Walter Cliff

Walter Cliff

Personal Details

Walter Edward Cliff was born in Grindley Brook, Whitchurch, Shropshire in 1890 (baptised 5 September 1890), the son of Mary Cliff of Holywell House, Faddiley, Nantwich, Cheshire and the grandson of Sarah Cliff and the late Thomas Cliff of Swanna Green, Norbury, Cheshire.

Husband to Jenny (known as Jane) Cliff, nee Evans, of The Bothy, Brampton, Bryan Hall, Herefordshire and father to Arnold Walter.

The 1911 Census shows Walter as a rural postman and cycle agent.

Military History

Regiment : 13th Battalion Cheshire Regiment
Rank : Private
Service Number : 31106

Killed in action; Belgium 10 August 1917 Aged 27

Medals and Awards

Walter was awarded the Campaign Medals (British War Medal and Allied Victory Medal).

Campaign Medals

Great War History Hub Whitchurch Shropshire Medals Front Image

The British War Medal (also known as 'Squeak') was a silver or bronze medal awarded to officers and men of the British and Imperial Forces who either entered a theatre of war or entered service overseas between 5th August 1914 and 11th November 1918 inclusive. This was later extended to services in Russia, Siberia and some other areas in 1919 and 1920. Approximately 6.5 million British War Medals were issued. Approximately 6.4 million of these were the silver versions of this medal. Around 110,000 of a bronze version were issued mainly to Chinese, Maltese and Indian Labour Corps. The front (obv or obverse) of the medal depicts the head of George V. The recipient's service number, rank, name and unit was impressed on the rim.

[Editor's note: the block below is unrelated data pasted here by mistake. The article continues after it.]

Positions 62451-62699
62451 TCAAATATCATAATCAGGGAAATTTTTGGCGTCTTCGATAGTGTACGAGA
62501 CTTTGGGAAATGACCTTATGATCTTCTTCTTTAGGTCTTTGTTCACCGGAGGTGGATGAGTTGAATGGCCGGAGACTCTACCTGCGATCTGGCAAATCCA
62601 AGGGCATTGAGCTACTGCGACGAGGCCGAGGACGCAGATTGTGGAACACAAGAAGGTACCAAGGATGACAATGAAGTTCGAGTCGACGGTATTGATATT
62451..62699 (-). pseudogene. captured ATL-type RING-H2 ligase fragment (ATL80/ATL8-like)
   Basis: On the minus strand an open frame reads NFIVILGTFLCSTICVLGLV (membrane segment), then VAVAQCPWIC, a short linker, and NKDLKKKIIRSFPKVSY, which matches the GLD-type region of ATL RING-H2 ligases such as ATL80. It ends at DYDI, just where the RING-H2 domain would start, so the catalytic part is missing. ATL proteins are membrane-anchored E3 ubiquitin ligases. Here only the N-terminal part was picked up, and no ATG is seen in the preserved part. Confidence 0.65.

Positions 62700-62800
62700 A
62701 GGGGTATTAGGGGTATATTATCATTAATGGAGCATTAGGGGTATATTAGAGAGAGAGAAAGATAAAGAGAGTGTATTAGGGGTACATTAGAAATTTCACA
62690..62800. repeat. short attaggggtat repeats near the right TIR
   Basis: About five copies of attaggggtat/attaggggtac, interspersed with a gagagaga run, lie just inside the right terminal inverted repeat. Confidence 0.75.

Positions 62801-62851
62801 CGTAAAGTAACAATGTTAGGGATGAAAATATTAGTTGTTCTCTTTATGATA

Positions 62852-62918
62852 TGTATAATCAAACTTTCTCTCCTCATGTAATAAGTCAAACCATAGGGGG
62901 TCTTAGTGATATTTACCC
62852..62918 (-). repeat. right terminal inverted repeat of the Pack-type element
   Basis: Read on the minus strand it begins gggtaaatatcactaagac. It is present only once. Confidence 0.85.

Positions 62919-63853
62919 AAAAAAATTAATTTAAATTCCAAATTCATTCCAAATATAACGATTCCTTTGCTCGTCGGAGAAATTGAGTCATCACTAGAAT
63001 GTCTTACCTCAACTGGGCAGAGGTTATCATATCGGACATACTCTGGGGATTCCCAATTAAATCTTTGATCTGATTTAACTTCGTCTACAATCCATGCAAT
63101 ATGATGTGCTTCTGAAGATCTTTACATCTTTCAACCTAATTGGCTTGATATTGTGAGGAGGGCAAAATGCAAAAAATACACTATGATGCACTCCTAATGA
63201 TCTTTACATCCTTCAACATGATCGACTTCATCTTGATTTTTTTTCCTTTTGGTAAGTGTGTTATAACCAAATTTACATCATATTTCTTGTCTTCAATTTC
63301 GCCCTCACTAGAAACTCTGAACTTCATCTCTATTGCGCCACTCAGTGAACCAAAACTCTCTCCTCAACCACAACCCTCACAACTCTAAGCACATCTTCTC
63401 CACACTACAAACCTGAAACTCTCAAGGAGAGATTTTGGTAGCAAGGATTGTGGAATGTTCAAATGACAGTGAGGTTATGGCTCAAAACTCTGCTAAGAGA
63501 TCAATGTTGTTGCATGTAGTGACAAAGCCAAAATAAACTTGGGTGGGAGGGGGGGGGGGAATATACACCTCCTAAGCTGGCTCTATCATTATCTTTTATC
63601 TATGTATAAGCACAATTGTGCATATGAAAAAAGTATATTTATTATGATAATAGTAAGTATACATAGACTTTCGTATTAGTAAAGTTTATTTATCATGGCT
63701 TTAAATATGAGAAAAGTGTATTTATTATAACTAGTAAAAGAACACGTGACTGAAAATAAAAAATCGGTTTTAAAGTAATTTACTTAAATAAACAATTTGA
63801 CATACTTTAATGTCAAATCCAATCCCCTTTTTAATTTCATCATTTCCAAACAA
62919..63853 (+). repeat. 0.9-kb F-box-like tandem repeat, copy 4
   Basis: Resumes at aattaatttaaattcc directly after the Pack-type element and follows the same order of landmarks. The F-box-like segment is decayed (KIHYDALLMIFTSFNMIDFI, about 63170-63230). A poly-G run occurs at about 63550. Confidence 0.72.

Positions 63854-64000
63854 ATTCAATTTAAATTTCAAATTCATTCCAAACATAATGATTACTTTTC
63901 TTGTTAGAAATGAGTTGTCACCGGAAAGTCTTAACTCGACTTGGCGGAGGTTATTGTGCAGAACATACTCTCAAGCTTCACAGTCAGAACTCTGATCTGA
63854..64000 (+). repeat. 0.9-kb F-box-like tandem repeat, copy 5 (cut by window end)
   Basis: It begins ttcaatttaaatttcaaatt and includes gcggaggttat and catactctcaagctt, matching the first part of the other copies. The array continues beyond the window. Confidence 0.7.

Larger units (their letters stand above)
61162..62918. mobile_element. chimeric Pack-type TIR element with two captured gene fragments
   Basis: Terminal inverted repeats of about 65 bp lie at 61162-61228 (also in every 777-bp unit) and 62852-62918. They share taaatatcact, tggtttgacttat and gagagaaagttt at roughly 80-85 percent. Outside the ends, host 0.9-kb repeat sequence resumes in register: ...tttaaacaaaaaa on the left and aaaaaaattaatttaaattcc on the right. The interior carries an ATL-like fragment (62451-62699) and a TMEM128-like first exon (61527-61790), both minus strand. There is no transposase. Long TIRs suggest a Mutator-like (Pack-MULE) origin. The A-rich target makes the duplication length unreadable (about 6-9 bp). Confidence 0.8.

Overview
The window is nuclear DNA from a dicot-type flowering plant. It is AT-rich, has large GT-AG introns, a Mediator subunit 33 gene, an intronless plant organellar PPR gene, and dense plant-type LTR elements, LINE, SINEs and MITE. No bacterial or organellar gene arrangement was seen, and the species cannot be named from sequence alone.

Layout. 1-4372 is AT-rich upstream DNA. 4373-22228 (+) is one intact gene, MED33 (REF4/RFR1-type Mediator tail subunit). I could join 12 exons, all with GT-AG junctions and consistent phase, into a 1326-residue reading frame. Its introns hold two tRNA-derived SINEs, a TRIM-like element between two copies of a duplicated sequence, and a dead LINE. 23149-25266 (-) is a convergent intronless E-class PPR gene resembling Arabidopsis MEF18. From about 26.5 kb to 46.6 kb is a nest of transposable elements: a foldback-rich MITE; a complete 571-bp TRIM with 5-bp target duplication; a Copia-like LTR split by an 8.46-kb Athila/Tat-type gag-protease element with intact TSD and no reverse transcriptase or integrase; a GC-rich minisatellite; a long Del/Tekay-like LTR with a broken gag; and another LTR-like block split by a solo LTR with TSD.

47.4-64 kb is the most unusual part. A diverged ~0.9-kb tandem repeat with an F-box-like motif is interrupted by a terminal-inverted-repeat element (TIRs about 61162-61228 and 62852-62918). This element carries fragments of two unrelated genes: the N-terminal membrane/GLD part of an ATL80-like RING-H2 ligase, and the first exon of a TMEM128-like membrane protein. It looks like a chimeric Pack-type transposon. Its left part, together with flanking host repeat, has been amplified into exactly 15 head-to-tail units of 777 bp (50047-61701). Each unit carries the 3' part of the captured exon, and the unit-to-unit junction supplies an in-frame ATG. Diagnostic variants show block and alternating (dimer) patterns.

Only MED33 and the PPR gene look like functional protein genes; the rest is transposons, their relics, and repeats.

The Allied Victory Medal (also known as 'Wilfred') was issued by each of the allies. It was decided that each of the allies should each issue their own bronze victory medal with a similar design, similar equivalent wording and identical ribbon. The British medal was designed by W. McMillan. The front depicts a winged classical figure representing victory. Approximately 5.7 million victory medals were issued. Interestingly, eligibility for this medal was more restrictive and not everyone who received the British War Medal ('Squeak') also received the Victory Medal ('Wilfred'). However, in general, all recipients of 'Wilfred' also received 'Squeak' and all recipients of The 1914 Star or The 1914/1915 Star (also known as 'Pip') also received both 'Squeak' and 'Wilfred'. The recipient's service number, rank, name and unit was impressed on the rim.


Further Information

If you can provide any further information on Walter Edward Cliff please get in touch by leaving a comment below, using our Contact Form or by calling in to Whitchurch Heritage Centre.

Information provided by Whitchurch Museum and Archives

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